John Cowan replies to my question:
What exact future systems are we discussing that will both 1) require the use of Universal Time and 2) not require a definition of Universal Time that is tied to the rotating Earth?
LCT is currently tied to UTC, and converting a count of SI seconds to a UTC time is currently (a) annoying and (b) depends on updating tables.
Civil time is indeed tied to Universal Time, and UT is defined to be (basically) equivalent to Greenwich Mean Time. This whole discussion is about some obscure committee seeking to change a standard that was founded, more-or-less in its current form, at the Longitude Conference in 1884 (historical corrections welcome, but pick your nits somewhere else). The attendees of the Longitude Conference were high level representatives of the world's great powers. The attendees of the obscure meetings related to the current leap second debate are themselves obscure - well - nerds, like all of us reading this list.
To comment on your particular points:
a) Clearly I'm annoyed about other aspects of this situation than you are. Why should the annoyance of members of the ITU matter more than the annoyance of other parties?
b) Currently the tables are maintained and updated by members of the precision timing community who should indeed be commended for their excellent work over the last quarter century and more. The proposal on the table would require all 6+ billion of us to keep his or her own tables up-to-date. The current situation is better.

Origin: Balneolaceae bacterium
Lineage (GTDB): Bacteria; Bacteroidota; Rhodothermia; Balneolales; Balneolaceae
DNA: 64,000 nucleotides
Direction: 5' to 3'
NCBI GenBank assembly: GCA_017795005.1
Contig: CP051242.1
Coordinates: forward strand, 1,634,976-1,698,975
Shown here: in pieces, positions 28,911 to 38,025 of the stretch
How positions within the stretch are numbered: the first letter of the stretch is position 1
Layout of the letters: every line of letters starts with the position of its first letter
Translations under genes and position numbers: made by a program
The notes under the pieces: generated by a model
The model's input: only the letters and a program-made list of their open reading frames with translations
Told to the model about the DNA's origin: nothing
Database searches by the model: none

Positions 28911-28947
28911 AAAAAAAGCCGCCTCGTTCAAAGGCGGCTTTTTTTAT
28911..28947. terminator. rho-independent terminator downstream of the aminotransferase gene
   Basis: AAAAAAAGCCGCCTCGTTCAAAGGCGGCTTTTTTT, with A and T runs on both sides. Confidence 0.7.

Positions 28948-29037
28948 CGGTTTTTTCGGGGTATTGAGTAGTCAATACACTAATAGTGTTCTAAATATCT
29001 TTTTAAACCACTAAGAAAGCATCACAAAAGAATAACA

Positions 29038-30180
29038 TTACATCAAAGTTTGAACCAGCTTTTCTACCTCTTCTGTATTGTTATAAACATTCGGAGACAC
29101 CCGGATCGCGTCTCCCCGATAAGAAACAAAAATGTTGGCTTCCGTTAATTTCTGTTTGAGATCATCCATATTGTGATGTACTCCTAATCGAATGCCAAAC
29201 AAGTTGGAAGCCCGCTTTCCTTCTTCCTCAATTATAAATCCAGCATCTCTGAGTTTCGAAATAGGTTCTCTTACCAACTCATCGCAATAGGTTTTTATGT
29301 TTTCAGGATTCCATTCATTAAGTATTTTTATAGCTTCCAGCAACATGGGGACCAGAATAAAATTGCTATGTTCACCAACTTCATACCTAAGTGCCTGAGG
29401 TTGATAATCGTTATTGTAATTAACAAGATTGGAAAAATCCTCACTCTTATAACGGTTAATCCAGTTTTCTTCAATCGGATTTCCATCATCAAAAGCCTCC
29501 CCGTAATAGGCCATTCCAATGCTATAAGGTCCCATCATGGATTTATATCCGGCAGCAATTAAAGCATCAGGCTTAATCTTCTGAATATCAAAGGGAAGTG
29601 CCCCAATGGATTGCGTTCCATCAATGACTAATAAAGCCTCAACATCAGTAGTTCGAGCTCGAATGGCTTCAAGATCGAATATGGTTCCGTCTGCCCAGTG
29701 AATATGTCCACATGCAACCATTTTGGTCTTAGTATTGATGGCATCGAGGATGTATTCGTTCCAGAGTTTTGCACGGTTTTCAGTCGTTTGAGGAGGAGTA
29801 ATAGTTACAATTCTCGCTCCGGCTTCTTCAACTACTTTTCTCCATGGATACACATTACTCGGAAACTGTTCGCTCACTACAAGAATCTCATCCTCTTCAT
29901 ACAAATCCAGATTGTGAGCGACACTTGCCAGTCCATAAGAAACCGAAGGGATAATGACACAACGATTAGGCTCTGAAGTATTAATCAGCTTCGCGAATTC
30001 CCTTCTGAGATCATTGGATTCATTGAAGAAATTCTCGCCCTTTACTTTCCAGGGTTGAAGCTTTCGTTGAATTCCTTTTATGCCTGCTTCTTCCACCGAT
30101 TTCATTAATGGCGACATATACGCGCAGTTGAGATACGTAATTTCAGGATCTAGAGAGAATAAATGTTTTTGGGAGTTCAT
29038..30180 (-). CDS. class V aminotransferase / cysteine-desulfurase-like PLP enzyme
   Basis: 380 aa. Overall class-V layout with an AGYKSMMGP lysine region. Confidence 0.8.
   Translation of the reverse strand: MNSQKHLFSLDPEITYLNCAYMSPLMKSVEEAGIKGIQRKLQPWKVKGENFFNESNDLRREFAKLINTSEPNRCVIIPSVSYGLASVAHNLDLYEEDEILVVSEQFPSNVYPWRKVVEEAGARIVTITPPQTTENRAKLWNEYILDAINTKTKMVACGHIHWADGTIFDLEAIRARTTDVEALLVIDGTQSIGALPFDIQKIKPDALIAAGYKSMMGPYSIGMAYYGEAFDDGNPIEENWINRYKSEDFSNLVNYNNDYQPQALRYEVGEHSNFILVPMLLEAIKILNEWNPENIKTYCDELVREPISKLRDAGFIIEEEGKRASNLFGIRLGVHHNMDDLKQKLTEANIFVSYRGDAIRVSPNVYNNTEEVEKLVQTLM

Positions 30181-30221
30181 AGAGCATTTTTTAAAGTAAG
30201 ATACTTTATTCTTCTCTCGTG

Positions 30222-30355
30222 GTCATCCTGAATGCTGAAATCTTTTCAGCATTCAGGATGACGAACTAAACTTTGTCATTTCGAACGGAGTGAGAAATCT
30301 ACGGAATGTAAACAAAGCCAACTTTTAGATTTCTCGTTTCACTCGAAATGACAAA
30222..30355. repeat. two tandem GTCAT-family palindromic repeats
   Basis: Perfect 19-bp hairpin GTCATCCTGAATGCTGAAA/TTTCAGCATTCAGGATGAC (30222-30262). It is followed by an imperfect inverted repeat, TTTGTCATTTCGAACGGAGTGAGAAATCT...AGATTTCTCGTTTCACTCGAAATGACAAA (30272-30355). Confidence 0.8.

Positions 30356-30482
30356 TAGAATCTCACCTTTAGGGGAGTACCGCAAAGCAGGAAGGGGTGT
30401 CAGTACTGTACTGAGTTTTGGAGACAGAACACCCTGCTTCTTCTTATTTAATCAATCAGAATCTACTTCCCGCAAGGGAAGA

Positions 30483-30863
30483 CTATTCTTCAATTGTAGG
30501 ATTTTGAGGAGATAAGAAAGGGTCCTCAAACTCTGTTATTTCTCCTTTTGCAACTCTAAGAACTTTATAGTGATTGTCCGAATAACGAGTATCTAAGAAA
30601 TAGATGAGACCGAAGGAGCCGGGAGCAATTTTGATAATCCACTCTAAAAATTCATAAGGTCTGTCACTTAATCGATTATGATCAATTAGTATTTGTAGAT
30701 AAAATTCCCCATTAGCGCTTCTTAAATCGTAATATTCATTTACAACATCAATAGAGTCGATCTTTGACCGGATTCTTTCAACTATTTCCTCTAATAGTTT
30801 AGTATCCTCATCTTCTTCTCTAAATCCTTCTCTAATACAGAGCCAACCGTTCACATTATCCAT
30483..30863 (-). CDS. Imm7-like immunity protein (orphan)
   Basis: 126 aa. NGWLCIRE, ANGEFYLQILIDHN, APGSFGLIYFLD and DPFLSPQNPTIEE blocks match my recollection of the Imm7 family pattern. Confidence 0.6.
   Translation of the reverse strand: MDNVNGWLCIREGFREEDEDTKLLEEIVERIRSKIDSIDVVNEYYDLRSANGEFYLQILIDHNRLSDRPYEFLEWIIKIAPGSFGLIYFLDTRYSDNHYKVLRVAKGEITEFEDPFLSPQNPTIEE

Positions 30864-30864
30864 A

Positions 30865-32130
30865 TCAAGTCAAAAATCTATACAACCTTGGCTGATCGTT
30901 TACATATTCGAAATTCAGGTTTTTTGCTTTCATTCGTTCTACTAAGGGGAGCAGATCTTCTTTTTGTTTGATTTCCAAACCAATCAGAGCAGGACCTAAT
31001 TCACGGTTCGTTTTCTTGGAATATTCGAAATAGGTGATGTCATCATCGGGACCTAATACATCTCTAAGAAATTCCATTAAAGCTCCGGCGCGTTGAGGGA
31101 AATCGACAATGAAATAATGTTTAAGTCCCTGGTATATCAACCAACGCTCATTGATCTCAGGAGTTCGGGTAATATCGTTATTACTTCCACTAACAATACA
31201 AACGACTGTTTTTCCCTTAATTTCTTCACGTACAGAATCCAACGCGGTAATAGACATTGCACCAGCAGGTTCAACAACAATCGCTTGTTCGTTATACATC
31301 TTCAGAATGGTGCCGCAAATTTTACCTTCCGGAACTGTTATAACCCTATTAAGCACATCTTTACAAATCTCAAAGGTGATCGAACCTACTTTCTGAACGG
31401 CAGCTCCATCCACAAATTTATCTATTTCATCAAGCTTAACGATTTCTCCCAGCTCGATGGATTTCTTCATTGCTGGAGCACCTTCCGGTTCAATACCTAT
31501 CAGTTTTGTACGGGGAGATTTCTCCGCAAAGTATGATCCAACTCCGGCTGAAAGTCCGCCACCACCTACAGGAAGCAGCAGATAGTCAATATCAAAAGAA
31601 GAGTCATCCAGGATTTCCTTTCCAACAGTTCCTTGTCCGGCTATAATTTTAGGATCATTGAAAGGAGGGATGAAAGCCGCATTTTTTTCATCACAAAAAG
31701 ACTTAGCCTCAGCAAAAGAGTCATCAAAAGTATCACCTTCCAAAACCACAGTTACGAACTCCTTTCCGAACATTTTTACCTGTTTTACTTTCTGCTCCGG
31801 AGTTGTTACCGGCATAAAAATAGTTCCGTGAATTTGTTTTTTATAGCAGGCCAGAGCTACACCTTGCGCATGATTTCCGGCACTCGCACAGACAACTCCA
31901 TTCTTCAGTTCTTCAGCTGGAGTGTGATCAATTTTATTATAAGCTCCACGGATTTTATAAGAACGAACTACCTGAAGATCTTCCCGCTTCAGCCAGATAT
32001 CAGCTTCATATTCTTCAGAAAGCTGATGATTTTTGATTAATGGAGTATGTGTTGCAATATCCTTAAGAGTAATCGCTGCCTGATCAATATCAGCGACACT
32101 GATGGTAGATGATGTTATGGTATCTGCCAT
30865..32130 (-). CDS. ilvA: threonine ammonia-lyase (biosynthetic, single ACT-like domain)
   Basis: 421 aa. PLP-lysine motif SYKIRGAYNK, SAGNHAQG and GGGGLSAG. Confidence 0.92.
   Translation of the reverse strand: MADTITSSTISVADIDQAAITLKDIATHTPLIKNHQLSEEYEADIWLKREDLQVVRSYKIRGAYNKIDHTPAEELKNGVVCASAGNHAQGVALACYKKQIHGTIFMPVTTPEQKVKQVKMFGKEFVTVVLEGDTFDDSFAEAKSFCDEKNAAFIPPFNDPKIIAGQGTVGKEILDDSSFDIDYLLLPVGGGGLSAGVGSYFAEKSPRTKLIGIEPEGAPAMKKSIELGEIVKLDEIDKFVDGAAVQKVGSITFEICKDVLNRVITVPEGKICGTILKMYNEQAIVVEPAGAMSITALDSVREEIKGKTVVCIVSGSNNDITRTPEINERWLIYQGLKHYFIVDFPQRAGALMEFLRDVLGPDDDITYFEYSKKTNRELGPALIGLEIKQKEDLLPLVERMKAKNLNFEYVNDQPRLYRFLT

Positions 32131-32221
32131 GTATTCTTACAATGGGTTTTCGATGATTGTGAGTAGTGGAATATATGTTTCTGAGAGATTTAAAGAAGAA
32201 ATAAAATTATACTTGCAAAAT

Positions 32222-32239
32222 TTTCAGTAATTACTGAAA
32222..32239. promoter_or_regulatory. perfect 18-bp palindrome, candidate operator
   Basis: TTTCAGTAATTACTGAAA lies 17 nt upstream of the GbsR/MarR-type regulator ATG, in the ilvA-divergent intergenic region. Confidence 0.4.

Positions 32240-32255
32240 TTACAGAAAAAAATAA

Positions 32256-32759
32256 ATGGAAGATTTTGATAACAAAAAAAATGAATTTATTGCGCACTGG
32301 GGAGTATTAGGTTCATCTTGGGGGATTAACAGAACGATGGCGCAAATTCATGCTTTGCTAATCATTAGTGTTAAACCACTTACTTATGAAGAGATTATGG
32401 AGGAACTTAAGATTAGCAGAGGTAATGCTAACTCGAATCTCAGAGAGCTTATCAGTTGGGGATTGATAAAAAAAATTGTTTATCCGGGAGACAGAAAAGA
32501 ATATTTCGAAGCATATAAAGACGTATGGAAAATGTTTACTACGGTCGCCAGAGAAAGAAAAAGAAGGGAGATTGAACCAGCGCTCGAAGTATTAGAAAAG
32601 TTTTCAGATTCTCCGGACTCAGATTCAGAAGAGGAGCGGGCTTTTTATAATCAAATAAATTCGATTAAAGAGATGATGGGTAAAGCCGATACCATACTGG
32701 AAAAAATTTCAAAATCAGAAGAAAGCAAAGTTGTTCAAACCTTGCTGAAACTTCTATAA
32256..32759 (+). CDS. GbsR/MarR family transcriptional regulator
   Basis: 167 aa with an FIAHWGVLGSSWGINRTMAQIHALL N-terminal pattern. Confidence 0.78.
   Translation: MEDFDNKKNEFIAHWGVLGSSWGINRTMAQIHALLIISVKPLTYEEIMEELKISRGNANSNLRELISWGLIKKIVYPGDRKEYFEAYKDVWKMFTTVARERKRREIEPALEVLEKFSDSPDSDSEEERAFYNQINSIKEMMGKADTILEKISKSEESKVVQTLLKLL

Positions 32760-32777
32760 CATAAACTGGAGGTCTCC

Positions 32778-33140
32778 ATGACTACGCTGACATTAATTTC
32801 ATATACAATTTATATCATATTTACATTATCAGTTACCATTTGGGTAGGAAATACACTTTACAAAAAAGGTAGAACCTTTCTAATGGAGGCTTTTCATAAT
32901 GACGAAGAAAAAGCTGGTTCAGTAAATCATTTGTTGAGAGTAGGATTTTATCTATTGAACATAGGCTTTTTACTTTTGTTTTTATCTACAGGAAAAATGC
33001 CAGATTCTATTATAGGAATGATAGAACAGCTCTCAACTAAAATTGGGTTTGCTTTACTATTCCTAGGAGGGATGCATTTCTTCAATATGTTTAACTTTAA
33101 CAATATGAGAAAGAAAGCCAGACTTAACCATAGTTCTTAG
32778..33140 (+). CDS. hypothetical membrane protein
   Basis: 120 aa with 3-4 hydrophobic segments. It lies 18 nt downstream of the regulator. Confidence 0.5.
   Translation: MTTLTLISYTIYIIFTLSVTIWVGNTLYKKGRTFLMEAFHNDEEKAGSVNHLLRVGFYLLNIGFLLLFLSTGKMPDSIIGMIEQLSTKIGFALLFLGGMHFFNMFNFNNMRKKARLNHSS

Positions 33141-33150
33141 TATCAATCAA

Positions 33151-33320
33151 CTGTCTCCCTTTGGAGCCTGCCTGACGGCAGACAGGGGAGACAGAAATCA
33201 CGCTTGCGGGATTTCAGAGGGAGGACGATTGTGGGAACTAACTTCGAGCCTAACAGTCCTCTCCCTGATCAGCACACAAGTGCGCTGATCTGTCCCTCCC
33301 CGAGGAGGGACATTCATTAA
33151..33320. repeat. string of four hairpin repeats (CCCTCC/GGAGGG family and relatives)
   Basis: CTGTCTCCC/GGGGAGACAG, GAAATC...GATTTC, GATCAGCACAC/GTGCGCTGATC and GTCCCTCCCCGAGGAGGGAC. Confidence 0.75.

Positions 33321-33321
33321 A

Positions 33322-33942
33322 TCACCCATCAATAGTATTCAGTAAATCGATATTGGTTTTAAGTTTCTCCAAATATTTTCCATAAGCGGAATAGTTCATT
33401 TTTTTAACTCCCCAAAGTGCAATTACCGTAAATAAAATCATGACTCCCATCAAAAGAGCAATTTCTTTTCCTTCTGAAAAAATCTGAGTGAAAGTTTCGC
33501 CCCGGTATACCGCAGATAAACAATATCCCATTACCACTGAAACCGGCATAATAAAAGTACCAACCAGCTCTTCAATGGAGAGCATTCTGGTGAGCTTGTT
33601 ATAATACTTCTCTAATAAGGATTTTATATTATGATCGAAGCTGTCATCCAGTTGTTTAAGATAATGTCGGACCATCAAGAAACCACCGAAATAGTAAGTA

Wall clocks need to run in LCT, which is currently founded on UTC. Most people don't need precision time-of-day (which should be rightly called "Earth angle" and measured in SI radians). They just need there to be a rough correlation between LCT and the sun, and several hours' discrepancy can be tolerated. Just go to Urumqi, or Detroit if Urumqi is too remote.
Isn't this just a wee bit arrogant? (I toned that down from another word starting with "r".) People need good sources of time for a variety of reasons. We are discussing a complete abandonment of the provision of Earth "rotation information" to the civilian public worldwide. I won't belabor the point of why I think that is bad. The question is, why aren't the precision time keepers debating ways to improve the delivery of time signals to the world community, rather than debating how best to sneak through a proposal to degrade time services?
It ain't your clock - it's *our* clock.
Eh? Who are "you" and who are "we"?
I would think that is obvious. "You" refers to a couple of dozen temporal bureaucrats who likely don't care enough about this issue that they find themselves playing politics with to even bother reading, let alone replying to, this mailing list. "We" refers to the six billion (and growing) of the rest of us.
Civil time is a hell of a fundamental standard to be so whimsically managed. If there are improvements needed - in the short term - to the standard, let's hear the evidence. That long term changes are needed is no surprise (see http://iraf.noao.edu/~seaman/leap for my analysis of the situation), but what the hell is the hurry?
Rob Seaman National Optical Astronomy Observatory